Prince's six siblings, including Tyka Nelson, named as heirs to his reportedly $200 million estate.

A Judge Officially Decides Who Will Inherit Prince’s Estate, Reportedly Valued at $200 Million

A Judge Officially Decides Who Will Inherit Prince’s Estate, Reportedly Valued at $200 Million

Brow Beat
Slate's Culture Blog
May 19 2017 5:28 PM

A Judge Officially Decides Who Will Inherit Prince’s Estate, Reportedly Valued at $200 Million

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Prince.

Bertrand Guay/AFP/Getty Images

More than a year after Prince’s death, the artist’s six siblings and presumed heirs have been officially recognized as the ones to inherit his massive estate. On Friday, Judge Kevin Eide of Carver Country formally declared Prince’s sister, Tyka Nelson, and half-siblings Sharon Nelson, Norrine Nelson, John R. Nelson, Omarr Baker, and Alfred Jackson to be Prince’s heirs, after ruling that the artist did not have a formal will at the time of his death in April 2016. According to the Associated Press, more than 45 people had come forward claiming to be potential heirs since that time; Eide ruled that the artist’s siblings will still not be able to collect until some of those claimants’ appeals are resolved. Prince’s estate is estimated to be around $200 million, before taxes.

This is not the only Prince-related legal battle Eide is deciding at the moment: Variety reports that Universal Music Group and Comerica Bank, which manages Prince’s estate, have begun the process of nullifying the deal the two parties announced in February, a $31 million agreement that was supposed to give Universal global rights to Prince’s music recorded since 1996, as well as his vaults at Paisley Park, which potentially contain hundreds if not thousands of unreleased recordings. But the deal also created possible conflicts with Warners Bros.’ related to some of Prince’s albums released 1979 to 1995 in the U.S. (not including Purple Rain or three other soundtrack albums). In a motion, Universal insisted on dissolving the deal entirely on the grounds that it resulted from “material misrepresentations" about what it would gain the rights to, a decision that Comerica Bank approved in its own motion filed on Thursday.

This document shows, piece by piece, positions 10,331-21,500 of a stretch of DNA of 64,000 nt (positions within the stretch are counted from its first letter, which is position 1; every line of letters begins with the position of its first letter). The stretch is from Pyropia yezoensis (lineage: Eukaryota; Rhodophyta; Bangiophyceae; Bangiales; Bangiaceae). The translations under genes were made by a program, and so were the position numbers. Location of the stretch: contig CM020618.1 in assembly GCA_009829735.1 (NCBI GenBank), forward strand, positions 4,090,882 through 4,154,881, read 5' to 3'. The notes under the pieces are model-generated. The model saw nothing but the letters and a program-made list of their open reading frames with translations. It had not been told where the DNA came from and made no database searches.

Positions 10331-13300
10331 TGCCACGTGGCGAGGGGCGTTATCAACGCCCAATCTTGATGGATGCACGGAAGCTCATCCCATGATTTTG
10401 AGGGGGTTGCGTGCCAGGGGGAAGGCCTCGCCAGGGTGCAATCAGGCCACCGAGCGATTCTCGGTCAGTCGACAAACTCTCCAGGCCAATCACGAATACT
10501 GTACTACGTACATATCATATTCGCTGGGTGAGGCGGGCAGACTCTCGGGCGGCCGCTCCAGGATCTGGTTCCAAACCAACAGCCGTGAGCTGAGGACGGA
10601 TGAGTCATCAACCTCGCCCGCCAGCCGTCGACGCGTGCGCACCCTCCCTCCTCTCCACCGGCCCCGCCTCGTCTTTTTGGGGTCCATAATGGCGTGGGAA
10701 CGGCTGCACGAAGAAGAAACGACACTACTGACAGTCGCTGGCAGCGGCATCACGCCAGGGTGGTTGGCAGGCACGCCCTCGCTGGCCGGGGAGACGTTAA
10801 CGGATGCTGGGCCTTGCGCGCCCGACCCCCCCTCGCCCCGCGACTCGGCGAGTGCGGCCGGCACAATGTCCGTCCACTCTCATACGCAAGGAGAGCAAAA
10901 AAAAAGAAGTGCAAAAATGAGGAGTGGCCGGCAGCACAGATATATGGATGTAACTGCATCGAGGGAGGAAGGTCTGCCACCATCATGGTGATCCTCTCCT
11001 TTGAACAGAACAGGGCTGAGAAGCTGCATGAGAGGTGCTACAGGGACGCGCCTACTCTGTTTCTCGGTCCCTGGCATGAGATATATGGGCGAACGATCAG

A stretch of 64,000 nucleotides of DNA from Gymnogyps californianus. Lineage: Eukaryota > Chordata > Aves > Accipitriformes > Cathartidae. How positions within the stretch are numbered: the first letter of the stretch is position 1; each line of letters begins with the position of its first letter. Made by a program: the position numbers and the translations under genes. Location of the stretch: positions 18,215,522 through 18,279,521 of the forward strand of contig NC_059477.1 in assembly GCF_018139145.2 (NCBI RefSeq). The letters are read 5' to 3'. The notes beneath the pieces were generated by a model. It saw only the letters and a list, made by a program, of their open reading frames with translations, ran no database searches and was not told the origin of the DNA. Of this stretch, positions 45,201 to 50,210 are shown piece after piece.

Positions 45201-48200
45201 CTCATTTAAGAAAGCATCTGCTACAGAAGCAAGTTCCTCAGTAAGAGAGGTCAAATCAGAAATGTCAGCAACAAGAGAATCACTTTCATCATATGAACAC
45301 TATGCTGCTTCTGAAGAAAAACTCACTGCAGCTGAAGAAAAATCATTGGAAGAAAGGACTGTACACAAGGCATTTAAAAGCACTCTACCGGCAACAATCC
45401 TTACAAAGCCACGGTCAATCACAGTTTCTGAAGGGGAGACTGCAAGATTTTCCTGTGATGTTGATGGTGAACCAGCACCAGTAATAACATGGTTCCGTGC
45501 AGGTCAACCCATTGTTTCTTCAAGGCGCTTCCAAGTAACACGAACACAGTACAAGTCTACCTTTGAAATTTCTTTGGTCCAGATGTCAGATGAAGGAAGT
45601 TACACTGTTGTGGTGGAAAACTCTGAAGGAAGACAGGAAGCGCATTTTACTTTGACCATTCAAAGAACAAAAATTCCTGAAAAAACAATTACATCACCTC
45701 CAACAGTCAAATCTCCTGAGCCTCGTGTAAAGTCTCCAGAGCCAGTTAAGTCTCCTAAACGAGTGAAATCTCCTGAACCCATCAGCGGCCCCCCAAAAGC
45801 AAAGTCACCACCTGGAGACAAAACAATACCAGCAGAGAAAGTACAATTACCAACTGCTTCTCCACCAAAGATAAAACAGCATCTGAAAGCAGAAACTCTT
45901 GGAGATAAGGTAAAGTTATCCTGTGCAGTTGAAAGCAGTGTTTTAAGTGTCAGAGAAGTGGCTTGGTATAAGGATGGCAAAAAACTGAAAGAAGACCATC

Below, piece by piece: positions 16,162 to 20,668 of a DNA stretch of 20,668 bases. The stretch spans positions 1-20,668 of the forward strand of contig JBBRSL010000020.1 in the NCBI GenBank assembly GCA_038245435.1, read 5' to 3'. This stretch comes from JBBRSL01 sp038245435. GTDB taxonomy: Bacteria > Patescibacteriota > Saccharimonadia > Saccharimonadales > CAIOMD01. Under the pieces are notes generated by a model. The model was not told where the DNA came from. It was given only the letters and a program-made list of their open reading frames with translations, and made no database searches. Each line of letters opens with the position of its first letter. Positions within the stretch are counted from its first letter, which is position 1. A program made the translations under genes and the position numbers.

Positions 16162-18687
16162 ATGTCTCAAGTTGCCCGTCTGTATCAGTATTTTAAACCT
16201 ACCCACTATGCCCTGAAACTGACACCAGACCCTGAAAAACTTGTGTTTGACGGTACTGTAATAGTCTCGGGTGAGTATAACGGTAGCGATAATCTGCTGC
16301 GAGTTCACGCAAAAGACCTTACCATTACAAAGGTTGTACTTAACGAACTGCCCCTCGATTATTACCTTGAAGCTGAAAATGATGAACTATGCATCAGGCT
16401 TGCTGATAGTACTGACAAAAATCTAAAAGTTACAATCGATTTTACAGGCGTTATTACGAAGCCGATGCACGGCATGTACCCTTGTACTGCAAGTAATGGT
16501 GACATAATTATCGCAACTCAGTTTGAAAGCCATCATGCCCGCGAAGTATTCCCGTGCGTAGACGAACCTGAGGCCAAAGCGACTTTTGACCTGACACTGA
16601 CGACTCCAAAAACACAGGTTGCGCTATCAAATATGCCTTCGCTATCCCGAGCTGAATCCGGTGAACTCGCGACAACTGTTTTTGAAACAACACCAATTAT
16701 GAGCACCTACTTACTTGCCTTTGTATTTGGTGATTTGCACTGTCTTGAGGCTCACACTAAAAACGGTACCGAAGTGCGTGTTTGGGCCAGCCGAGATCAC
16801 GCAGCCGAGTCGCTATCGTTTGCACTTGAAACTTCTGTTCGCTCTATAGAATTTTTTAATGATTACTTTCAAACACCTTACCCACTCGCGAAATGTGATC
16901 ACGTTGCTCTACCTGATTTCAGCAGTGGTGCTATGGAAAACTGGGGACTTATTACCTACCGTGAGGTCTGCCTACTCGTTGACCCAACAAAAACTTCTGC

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The motion will be presented to Eide on May 31.